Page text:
We proceeded along our carefully researched route until, having skirted Montpelier and got ourselves on to the A750 autoroute, Mrs Melling opined that a stop for coffee at Gignac would provide us with a break from autoroute pressures, so no sooner suggested than we were swinging off to the aformentioned settlement where we parked up and bought in croissants to accompany our grand crémes, there under the shade of the plain trees, relieving the air temperature of over 30°C. 

Rather than doubling back, to carry on where we left off, Mrs M constructed a variation she had spotted as a possibility for further progress toward our hotel without returning to the A750 at all, and possibly taking in some previously unexplored hills and by-ways. There were one or two Route Barrées to sort but with her eye for the smallest of marked roads, Mrs M was able to direct me to point the motor along a feasible if somewhat narrow alternative to the planned route. We navigated through a number of delightful and distinctive sleepy villages into ever wilder and hillier country within which we eventually took a further ‘there-and-back’ diversion to the summit of the highest hill, complete with telecommunications mast and station, to overlook the hot and hazy landscape, mile upon mile in all directions, in a wild garrigue style countryside, frequented by varied lepidoptera and scorched by the mid-day sun. A wonderful find, there on the map and now under our feet and before our shaded gaze.

After this intriguing variation I asked my navigator if she could now extract from The Michelin a further extension of this adventure, avoiding entirely any neccesity to resort to the A75 (and the usual crossing of the Viaduc du Millau). This proved straightforward; we were soon winding our way down and then out of Millau on quiet roads, familiar from the days when the bridge was not built and we wouldn’t set wheel on an autoroute to save our lives.We picnicked in a small village with a swan for company; we motored on, to and through Severac-le-Chateau, from where we regained our projected progression to our hotel in Rodez.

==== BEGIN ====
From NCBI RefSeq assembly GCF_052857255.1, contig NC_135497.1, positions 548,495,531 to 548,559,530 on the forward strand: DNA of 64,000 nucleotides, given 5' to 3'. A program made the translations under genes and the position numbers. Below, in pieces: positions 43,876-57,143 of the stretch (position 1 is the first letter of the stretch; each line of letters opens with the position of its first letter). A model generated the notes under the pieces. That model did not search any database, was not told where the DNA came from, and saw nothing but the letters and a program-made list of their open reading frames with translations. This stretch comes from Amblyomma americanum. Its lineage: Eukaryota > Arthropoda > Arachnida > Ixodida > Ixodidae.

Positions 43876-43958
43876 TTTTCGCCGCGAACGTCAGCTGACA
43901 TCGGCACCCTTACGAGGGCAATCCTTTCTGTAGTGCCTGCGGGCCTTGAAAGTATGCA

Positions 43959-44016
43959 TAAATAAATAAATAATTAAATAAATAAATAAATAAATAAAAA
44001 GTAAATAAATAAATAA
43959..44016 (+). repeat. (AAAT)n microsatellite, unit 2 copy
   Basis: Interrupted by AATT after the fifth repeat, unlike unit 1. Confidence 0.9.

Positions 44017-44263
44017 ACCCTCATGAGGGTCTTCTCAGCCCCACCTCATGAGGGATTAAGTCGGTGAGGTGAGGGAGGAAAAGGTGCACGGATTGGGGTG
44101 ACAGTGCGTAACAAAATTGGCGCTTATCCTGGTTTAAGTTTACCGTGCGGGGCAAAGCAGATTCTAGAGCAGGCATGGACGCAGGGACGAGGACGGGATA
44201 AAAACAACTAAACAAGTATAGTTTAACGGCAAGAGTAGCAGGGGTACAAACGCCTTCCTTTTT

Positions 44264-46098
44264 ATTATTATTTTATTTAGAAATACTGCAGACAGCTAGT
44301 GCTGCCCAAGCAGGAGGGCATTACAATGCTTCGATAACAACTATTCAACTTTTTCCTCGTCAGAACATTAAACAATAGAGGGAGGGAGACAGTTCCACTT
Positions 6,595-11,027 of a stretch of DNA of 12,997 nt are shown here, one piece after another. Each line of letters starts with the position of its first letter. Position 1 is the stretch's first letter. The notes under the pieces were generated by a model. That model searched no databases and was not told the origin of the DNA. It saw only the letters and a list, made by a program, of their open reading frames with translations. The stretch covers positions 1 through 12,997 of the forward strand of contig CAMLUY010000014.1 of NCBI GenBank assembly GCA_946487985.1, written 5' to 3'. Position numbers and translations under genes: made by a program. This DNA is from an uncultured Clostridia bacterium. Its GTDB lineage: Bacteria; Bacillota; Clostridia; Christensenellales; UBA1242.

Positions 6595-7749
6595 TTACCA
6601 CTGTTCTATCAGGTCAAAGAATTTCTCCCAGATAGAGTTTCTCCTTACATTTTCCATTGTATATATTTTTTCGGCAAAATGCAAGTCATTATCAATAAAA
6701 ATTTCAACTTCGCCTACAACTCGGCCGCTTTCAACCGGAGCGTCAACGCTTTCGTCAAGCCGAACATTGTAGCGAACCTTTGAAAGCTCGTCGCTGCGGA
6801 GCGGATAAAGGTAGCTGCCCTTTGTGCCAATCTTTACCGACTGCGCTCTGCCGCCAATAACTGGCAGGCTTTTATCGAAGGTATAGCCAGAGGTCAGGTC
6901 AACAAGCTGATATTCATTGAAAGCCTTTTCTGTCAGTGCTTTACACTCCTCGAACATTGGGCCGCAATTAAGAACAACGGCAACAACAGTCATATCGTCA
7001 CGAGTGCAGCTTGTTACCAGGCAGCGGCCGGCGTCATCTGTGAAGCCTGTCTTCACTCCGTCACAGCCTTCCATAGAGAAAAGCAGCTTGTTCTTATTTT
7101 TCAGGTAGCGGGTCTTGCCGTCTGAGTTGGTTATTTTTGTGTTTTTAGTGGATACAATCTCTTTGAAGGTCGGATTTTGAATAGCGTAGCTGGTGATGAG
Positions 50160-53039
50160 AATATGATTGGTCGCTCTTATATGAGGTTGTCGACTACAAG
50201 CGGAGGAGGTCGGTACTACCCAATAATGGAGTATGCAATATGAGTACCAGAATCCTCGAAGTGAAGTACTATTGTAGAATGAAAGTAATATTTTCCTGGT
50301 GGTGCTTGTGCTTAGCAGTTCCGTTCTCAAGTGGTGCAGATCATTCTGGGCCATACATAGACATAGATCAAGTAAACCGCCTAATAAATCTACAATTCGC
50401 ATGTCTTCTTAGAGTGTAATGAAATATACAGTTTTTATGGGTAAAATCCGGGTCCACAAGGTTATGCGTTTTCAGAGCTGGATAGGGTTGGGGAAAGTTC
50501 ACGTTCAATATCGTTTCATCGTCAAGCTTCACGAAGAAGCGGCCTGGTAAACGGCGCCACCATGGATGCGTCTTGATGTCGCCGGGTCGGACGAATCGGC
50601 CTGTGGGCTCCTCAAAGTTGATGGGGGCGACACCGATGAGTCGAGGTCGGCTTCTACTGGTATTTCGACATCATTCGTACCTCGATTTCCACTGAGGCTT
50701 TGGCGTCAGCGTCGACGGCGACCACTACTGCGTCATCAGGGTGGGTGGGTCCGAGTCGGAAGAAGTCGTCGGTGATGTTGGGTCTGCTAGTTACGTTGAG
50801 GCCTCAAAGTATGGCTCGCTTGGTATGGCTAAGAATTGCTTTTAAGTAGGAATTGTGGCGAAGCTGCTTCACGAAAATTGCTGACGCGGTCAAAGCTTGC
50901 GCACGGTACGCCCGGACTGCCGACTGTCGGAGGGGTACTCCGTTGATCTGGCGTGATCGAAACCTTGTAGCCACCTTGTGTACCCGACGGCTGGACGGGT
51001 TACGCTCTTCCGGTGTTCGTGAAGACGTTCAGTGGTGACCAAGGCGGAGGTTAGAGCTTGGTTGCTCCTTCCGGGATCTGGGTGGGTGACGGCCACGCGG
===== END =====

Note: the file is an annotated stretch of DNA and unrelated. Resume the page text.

The extra miles incurred over and above what we expected to cover? About twenty miles more, or less; worth every extra yard, for that distinctive experience and variation that is the spice of our travels, teased out of the mapping to hand. No SatNav is going to point out these things. Those who exclusively rely on ‘Tom-Tom’ or similar close off these opportunities, generally arriving at their destinations without having ventured beyond the linear perspective these satellite-cum-GPS systems proscribe.They arrive, predictably. Mostly. 
NB I admit that Aguessac is mis-spelt, in the route descriptor illustrated here…

Yes, this summer’s transfer from Sablet to Devon was expected to be a somewhat less adventurous affair than usual as it ran to only two overnights; nevertheless, on each stage on the road we found something new. OK, the on-the-road diversion to the Saumur Coop was not entirely new territory, but then, on the last leg of our journey, the choice of Corps-Nuds for our breakfast stop provided us with another new find: a Russian style Basilican church, completely unforeseen, and seemingly misplaced, there in the French countryside; and all because we were taken with the name of the place, spotted on road signage, and in The Michelin, and deciding we would go see if it was indeed a village populated by people ill-disposed to the wearing of rayment (which it wasn’t, but where the coffee was top flight and croissants commendable). 

I say again: if you haven't already, get yourself an atlas, and study it. Immerse yourself. You’ll never run out of places to enquire of and tempting you thither (some may be dogs it’s true, but one has to take a bit of rough with the smooth); that’s life on the road, of course:– that and the Route Barrée that pepper parts of the highway at all or any time of the season – yet always by-passable by the map-savvy Mrs Melling, Michelin Maitresse.

We don’t have SatNav, by the way. Just in case you were wondering . . .

Some other pictures from this trip can be found in summer synopsis 18 via this link.